Collapsed Gatineau building only inspected visually
The City of Gatineau relied only on visual inspections of a storage facility that collapsed last winter, crushing four vehicles and sending chunks of concrete into an adjacent parking lot.
The building on Rue Montcalm in the Hull sector collapsed in early February, but no one was injured.
Denis Savard, president of Gatineau's blue-collar workers' union, said city workers were often inside the building to retrieve equipment stored there.
But emails obtained by Radio-Canada reveal city engineers never conducted a structural inspection of the building, relying instead on documents describing its general condition when the city bought the land from a roofing company in 2003.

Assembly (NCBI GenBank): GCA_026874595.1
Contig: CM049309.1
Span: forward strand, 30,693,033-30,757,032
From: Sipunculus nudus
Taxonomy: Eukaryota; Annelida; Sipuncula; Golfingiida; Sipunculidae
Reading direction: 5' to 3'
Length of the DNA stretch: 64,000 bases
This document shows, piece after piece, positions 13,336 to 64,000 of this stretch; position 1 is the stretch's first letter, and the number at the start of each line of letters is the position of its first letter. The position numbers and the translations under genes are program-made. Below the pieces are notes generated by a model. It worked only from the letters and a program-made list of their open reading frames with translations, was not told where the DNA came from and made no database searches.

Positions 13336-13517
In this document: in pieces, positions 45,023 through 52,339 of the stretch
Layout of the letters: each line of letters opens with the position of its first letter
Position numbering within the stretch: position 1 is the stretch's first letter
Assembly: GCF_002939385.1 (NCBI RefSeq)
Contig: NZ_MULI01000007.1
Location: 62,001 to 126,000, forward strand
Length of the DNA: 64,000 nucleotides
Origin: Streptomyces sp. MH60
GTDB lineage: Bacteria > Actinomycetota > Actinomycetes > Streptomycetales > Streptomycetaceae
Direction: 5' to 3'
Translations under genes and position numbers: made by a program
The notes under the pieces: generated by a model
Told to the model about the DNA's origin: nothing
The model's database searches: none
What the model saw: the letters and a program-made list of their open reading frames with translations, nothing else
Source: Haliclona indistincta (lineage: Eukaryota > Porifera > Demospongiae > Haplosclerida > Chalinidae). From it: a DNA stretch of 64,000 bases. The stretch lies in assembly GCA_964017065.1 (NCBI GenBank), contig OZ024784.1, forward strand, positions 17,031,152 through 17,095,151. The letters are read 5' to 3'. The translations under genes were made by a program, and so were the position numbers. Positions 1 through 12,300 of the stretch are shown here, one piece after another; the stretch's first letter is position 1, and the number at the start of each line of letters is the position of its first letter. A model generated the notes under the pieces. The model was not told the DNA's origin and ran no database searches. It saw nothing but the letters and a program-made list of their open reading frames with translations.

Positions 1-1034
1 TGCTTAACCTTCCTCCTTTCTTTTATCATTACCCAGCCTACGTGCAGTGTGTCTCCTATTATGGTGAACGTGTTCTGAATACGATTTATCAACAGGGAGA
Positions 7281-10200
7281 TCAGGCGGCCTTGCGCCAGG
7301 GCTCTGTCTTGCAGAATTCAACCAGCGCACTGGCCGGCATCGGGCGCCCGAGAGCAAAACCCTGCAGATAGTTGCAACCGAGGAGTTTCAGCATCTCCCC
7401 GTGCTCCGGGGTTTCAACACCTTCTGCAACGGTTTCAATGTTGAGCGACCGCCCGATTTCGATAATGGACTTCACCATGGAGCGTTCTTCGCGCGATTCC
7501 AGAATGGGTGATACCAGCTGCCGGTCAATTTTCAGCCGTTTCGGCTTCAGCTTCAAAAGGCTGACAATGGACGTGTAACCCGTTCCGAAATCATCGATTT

At the time, the soil was the only part of the land physically analyzed by the city who then valued the land at $12,000, according to city spokeswoman Marie-Eve Sylvain.
The building was then used as a temporary storage warehouse, she said.
The lack of a structural inspection is surprising, Savard said.
Sylvain also said maintenance employees carry out visual inspections of municipal buildings and report any problems to city engineers. When necessary, repairs are made, she added.
After February's collapse, Gatineau's mayor ordered a city-wide structural review of all municipal structures.